On Mon, 2 Feb 2004, Brad Chapman wrote:

> >>> commands.getoutput("dnal")
> 'dnal: not found'
>
> I changed requires_wise.py a bit so it takes care of this case. So
> just a minor thing.

Thanks!
--

-- 
Michael Hoffman <hoffman <at> ebi.ac.uk>
European Bioinformatics Institute
Brad Chapman | 5 Feb 01:04 2004
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Re: hmmpfam parser

Hi Wagied;

> ExPfam is code donated by Joanne Adamkewicz at Exelixis. I guess
> they use it at the "module" level rather than at the class level.

Okay. Thanks makes more sense now. This would need a bit of work to
be "Biopython-like." It does do a good job of solving a particular
problem, but normally we try to focus the code that gets in on being
as broadly applicable as possible (hence the emphasis on parsers and
iterators and the like).

> The record/entry structurs are ideally collected in a hash...let me
> check the code..will write than in!

I'm not sure what exactly you mean here. What does this refer to?

> I can write in an Iterator object to traverse the records, if that is
> necessary.

It would be really nice to have -- I think the most common usecase
(at least in my experience with hmmpfam) is to have a file full of
searches that need to be parsed out. It would really expand the
useability of the code.

> Mmhhh you noticed.-..the Java-like coding....I generally try to prevent 
> direct access of class instance variables, rubbed off from Java.

Yes, this really isn't necessary in Biopython. It isn't terrible to
have (in addition to direct attribute access), but does require extra 
work coding all those functions up. Generally, the Python viewpoint
(Continue reading)

Michael Hoffman | 5 Feb 10:20 2004
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Re: hmmpfam parser

On Wed, 4 Feb 2004, Brad Chapman wrote:

> > Mmhhh you noticed.-..the Java-like coding....I generally try to prevent
> > direct access of class instance variables, rubbed off from Java.
>
> Yes, this really isn't necessary in Biopython. It isn't terrible to
> have (in addition to direct attribute access), but does require
> extra work coding all those functions up. Generally, the Python
> viewpoint on this is that you "trust" users of your code to access
> the variables correctly. Compared to Java coders we tend to be a bit
> more easygoing about that sort of thing.

It is also worth noting that, unlike in Java, if you need to add
accessor methods in later to do some processing you can always do so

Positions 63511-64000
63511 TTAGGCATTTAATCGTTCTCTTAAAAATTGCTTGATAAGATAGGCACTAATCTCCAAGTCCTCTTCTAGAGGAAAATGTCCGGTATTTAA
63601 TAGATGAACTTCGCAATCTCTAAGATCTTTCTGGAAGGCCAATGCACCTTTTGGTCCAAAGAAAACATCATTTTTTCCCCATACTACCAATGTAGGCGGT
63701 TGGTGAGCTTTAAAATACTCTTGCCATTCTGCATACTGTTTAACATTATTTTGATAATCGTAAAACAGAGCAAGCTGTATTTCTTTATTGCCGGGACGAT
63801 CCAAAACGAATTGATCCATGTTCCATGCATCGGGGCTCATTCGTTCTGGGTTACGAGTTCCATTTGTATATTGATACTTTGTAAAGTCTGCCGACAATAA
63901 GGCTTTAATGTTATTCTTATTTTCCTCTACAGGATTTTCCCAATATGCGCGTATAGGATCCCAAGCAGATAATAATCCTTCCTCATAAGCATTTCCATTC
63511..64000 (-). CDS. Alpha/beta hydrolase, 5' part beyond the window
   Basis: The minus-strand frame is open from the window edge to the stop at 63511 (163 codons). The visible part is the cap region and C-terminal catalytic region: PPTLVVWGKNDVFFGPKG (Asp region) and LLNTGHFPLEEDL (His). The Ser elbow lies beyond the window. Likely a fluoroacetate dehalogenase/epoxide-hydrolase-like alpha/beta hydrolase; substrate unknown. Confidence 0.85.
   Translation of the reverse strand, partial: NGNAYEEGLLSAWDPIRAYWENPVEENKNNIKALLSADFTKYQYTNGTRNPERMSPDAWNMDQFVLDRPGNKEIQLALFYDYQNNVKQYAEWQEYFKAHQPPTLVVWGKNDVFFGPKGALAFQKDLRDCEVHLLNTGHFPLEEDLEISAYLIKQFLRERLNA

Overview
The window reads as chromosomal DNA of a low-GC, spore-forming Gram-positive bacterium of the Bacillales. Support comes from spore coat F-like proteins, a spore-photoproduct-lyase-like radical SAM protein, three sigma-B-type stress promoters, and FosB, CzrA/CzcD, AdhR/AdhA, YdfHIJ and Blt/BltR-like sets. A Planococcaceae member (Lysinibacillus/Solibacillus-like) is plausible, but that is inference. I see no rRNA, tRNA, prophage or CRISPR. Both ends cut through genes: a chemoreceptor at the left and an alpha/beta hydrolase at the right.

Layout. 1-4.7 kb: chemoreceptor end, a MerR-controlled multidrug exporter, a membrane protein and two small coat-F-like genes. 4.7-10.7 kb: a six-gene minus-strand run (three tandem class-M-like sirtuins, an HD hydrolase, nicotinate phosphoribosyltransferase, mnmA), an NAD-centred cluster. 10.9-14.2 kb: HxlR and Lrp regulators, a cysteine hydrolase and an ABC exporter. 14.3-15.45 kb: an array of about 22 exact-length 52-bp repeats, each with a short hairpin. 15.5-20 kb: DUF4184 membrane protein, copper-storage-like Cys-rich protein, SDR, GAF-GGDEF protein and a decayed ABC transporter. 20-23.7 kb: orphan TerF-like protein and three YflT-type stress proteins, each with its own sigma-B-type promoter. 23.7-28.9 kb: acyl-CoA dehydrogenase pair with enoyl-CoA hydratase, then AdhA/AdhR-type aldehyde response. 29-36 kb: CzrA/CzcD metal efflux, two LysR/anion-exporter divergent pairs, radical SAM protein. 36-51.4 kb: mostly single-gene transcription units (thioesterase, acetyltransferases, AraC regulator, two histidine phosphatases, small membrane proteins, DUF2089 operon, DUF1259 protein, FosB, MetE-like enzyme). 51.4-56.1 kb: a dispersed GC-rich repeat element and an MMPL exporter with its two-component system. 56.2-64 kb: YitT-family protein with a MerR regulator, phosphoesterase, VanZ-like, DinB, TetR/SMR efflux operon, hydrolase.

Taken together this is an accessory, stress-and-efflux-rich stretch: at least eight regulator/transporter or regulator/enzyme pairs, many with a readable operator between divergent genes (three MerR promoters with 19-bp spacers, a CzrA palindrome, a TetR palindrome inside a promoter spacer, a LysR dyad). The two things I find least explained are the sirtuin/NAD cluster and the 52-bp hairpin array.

by changing the attribute into a property.

http://www.python.org/2.2.1/descrintro.html#property

This should get you all of the benefits of encapsulation later if you
want it without having to deal with all of the cruft. Until then,
YAGNI (you aren't gonna need it).
--

-- 
Michael Hoffman <hoffman <at> ebi.ac.uk>
European Bioinformatics Institute
Brad Chapman | 6 Feb 17:29 2004
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Re: biopython database connectivity error

Hello Chidambaram;

>       i have insattled pyhton biopython and all the necessary modules but i 
> cannot connect to the database iam getting errors i dont know why
[...]
> ython 2.2.3 (#42, May 30 2003, 18:12:08) [MSC 32 bit (Intel)] on win32
> Type "help", "copyright", "credits" or "license" for more information.
> >>> from BioSQL import BioSeqDatabase
> >>> server = BioSeqDatabase.open_database(driver ="MySQLdb", user = "chapmanb",
> ...             passwd = "biopython", host = "localhost", db= "bioseqdb")
> Traceback (most recent call last):
>   File "<stdin>", line 2, in ?
>   File "C:\PROGRA~1\Lib\site-packages\BioSQL\BioSeqDatabase.py", line 51, in 
> ope
> n_database
>     conn = connect(**kw)
>   File "C:\PROGRA~1\Lib\site-packages\MySQLdb\__init__.py", line 63, in Connect
>     return apply(Connection, args, kwargs)
>   File "C:\PROGRA~1\Lib\site-packages\MySQLdb\connections.py", line 58, in 
> __ini
> t__
>     self._db = apply(connect, args, kwargs2)
> _mysql_exceptions.OperationalError: (2003, "Can't connect to MySQL server 
> on 'localhost' (10061)")

The problem is not a biopython one, but rather a MySQL one. The
relevant error is the last line:

"Can't connect to MySQL server on 'localhost' (10061)"

(Continue reading)

Antonio Cavallo | 11 Feb 14:02 2004
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(no subject)


Hy,

there is my problem.
I would like to retrieve some accessions from embl data source, and I've 
read the tutorial so:

==================================================================================
>>> from Bio import db  
>>> sp = db["embl"]
>>> record_handle = sp['AA054823']
Traceback (most recent call last):
  File "<stdin>", line 1, in ?
  File 
"/home/users/antonio/usr/encap/biopython-1.23/lib/python/Bio/config/DBRegistry.py", 
line 152, in __getitem__
    data = self._run_serial(key)
  File 
"/home/users/antonio/usr/encap/biopython-1.23/lib/python/Bio/config/DBRegistry.py", 
line 219, in _run_serial
    raise KeyError, "I could not get any results."
KeyError: 'I could not get any results.'
==================================================================================

This error seems strange because that entry does exist!
Using other sources:

==================================================================================
>>> sp = db['embl-dbfetch-cgi']
>>> record_handle = sp['AA054823']
(Continue reading)


Gmane